I tend to be a bit of a flashlight snob so I cringe when I see posts on this forum recommending flashlights. Zebralight flashlights immediately come to mind after reading your question. They are very good quality and most can be easily mounted to a headband for hands-free use.
    Hey, I did get the small zebra light in your recommendation. It is not nearly as bright as what I am using but still an amazingly bright light for a single AA battery! Absolutely tiny and weighs next to nothing. I will bring it as a backup. Pricey though but amazin for its size.

  12. #12
    Senior Member dwmckee's Avatar
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    Well, I just bought this other light based on a recommendation from another BF post and I can attest that this light is twice as bright and nearly half the price at $32.00. Just be sure to buy rechargeable 14500 cells instead of AAs. This has a better beam pattern for biking too. Now that I own both the Zebra and the Xeno, I say the Xeno wins hands down.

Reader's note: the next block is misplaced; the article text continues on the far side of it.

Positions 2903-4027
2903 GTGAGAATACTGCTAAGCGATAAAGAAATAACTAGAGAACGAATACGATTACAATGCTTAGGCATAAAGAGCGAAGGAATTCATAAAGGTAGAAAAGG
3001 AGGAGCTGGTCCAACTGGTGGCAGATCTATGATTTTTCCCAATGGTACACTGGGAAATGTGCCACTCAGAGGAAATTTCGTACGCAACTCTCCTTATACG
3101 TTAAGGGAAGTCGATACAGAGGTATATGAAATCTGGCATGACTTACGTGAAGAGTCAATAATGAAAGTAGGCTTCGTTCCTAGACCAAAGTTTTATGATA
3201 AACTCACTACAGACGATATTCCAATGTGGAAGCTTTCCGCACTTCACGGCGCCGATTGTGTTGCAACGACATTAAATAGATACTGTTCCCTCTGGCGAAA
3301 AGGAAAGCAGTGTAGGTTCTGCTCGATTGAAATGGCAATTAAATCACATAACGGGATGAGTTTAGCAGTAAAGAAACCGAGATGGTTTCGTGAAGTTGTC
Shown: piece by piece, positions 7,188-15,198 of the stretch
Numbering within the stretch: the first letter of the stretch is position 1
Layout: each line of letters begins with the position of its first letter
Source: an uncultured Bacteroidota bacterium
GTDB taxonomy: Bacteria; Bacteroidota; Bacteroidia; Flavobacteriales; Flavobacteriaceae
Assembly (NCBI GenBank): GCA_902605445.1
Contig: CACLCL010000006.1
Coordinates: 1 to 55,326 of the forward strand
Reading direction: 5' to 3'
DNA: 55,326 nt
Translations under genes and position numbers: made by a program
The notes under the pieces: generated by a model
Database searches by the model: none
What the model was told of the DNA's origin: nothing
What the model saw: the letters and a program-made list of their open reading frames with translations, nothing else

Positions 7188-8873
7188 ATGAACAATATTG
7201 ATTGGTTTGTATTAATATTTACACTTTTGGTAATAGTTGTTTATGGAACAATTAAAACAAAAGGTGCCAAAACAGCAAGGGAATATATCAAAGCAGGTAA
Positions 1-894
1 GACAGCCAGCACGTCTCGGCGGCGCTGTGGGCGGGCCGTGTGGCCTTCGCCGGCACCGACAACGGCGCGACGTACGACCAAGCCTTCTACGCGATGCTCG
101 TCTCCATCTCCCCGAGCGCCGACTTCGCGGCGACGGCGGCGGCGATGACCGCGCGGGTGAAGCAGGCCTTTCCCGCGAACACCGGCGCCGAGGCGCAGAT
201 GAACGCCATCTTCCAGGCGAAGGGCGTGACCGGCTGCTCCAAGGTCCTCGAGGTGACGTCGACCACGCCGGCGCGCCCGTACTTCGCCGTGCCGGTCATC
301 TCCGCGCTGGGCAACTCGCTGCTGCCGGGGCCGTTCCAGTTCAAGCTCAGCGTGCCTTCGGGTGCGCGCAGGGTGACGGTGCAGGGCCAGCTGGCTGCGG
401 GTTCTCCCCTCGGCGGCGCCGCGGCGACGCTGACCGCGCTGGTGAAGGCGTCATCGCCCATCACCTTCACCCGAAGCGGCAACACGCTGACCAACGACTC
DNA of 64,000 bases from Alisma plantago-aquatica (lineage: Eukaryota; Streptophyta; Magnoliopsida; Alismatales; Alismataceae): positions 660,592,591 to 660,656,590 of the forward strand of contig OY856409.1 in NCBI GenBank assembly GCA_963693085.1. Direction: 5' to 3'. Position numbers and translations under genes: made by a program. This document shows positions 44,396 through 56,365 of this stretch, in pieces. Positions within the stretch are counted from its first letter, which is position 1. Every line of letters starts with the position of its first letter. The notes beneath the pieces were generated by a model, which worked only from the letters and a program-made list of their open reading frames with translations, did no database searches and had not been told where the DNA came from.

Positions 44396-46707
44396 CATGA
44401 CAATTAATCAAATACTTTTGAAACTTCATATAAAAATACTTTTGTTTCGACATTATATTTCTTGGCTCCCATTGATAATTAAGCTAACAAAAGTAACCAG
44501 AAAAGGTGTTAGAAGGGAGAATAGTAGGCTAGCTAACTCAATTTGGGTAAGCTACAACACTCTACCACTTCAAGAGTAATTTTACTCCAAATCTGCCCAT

http://edcplus.com/black-xeno-e03-wi...e-t4-p-16.html

  13. #13
    totally louche Bekologist's Avatar
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    Quote Originally Posted by hairy hands
    Nobody? Nothing?? really?

    Sorry, I should have responded.

    Quote Originally Posted by unterhausen
    I have a couple of Princeton Tec headlights. I use the EOS as a helmet light, but it also attaches to the handlebars.
    I too like the Princeton Tec 1W bike light for a backup bike headlamp.

    Flashes for added daytime conspicuity. Inexpensive. Adequate 1w backup light for whitelining it on flat terrain at night. Comes with a headlamp strap attachment that can be carried or perhaps zip tied to your helmet for quick switchovers. Me, i just keep the bracket with an elastic sweatband in my kit.

    My only wish is it were less rectangular in shape, but that's to accomodate it being a headlamp as well as a bike light.

    Princton Tec EOS bike light system. I'd bet they have a 2W, maybe even 3W version by now.
    Last edited by Bekologist; 03-13-13 at 11:21 AM.
    "Evidence, anecdote and methodology all support planning for roadway bike traffic."

  14. #14
    coprolite fietsbob's Avatar
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    Planet Bike has a super flash in 2 versions 1 wired to a hub dynamo, with an inline plug, and a battery one..
    both remove with the same QR clip, easily..

    UK has the same stuff , Importer changed the name.